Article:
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Does a photonic quantum computer control a single photon and use it to represent a single qubit?

I think ion trapped quantum computers use a single ion to represent a qubit. I would like to know how a photonic quantum computer represents each qubit.

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There are various ways in which one or multiple photons can be used to encode qubits.

Potentially the most widely used encoding (at least when quantum communication is assumed to within the scope of 'quantum computing' for this question) is the polarization-encoded photon. Here, a single photon is used as a qubit, where two orthogonal polarization directions are used as the computational basis of the encoded qubit.

Another often used encoding within communication tasks is the 'time-bin' encoding. Here, the qubit can be regarded as a window in time during which a single photon can exist. The $|0\rangle$ state is then encoded as the photon being (roughly speaking) within the first half of the window, and the $|1\rangle$ state is encoded as the photon being in the latter half of the window. Oftentimes there are more stringent windows instead of a 'full half' for the states.

Turning more to proper 'quantum computers', photons can be used in various ways to encode qubits. Another widely used single photon encoding is the so-called 'rail'-encoding when talking about integrated photonics (i.e. 'photons on a chip'). Here, there are two waveguides engraved into a chip through which a photon can travel. The qubit's computational basis is encoded as the photon being in the one or the other waveguide.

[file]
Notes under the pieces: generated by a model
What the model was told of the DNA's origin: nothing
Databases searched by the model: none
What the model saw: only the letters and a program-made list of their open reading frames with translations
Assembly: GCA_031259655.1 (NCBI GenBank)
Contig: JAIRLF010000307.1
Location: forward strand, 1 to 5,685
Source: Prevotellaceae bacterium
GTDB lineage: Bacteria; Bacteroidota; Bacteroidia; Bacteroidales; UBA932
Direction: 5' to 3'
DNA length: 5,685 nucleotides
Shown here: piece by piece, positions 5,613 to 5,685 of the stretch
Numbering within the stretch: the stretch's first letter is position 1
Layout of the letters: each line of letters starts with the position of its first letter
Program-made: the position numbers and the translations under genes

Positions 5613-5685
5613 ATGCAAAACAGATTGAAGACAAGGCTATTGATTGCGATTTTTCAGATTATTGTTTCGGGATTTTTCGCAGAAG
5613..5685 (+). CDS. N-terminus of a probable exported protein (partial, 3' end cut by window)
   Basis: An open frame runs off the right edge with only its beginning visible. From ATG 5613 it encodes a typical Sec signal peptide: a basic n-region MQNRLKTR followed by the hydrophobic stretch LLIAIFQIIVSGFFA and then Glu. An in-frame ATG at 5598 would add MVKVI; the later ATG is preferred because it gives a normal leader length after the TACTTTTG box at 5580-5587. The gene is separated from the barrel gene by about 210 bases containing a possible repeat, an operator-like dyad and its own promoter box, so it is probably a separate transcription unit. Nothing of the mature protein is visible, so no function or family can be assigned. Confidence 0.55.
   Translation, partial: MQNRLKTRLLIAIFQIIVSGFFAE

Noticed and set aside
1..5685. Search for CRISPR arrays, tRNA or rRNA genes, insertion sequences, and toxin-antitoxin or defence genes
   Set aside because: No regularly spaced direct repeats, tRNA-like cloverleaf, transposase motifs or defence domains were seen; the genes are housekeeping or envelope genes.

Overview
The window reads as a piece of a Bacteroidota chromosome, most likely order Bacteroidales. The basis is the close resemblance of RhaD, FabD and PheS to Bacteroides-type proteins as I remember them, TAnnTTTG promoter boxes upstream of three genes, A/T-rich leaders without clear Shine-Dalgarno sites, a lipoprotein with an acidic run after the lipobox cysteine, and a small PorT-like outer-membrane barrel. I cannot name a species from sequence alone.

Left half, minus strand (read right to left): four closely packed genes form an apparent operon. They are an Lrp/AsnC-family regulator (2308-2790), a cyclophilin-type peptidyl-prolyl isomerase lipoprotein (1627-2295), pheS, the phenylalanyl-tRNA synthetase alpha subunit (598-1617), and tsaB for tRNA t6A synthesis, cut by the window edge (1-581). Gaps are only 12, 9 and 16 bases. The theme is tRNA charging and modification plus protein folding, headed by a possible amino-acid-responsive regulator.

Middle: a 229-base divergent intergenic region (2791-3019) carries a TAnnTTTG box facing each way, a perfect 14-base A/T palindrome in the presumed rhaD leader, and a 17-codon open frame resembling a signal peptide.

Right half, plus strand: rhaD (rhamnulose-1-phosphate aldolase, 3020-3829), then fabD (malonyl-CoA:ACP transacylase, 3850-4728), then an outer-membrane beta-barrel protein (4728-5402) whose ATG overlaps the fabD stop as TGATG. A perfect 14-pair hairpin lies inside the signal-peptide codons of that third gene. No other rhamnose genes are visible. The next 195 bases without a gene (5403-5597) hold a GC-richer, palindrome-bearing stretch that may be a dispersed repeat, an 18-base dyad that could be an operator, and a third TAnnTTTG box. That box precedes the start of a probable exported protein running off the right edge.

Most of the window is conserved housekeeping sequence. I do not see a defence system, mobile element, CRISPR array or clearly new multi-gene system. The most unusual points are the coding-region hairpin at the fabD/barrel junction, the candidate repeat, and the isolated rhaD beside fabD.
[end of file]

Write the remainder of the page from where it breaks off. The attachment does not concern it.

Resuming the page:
It is, in principle, even possible to use both the polarization and the 'rail' encoding together at the same time, to encode two qubits into a single photon - this is area of active research. This is sometimes called 'dual-rail' encoding, compared to the 'normal' rail encoding described above, which is then known as 'single-rail' encoding.

There exist, however, also photonic quantum computers (at least on paper) that do not use a single photon to encode a qubit. As photons are bosons, they can be used to create bosonic codes like GKP, cat or binomial codes, although most research for implementations of these codes is being performed for harmonic oscillators in, for instance, superconductor devices.

If we focus on computation, there are various ways of implementing gates. Relatively agnostic of the encoding (as long as its single-photon) is the KLM protocol, which uses combinations of beam splitters and phase shift materials (which fall both within the scope of linear optics) to implement single-qubit gates. Two qubit gates (namely, a conditional sign flip) are also implemented by linear elements, but the big drawback of this method is that it is non-deterministic.

Focusing specifically on rail encodings, one can also have non-linear interactions between the two modes by bringing the two waveguides together in a birefringent (?) material. This method also allows to implement two-qubit gates, by bringing the $|1\rangle$ waveguides of both qubits together in a similar fashion. I am not at all an expert on this matter, however.

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  • $\begingroup$ Thank you. For quantum computers, not quantum communication, when using a single photo to encode a qubit, how does two photons do COMPUTING ? $\endgroup$
    – david
    Nov 1 at 18:51
  • $\begingroup$ @david I've added a couple of thoughts, although I'm not very well versed on the matter unfortunately. $\endgroup$
    – JSdJ
    Nov 3 at 12:38
  • $\begingroup$ thank you for the explanation. $\endgroup$
    – david
    Nov 3 at 23:02

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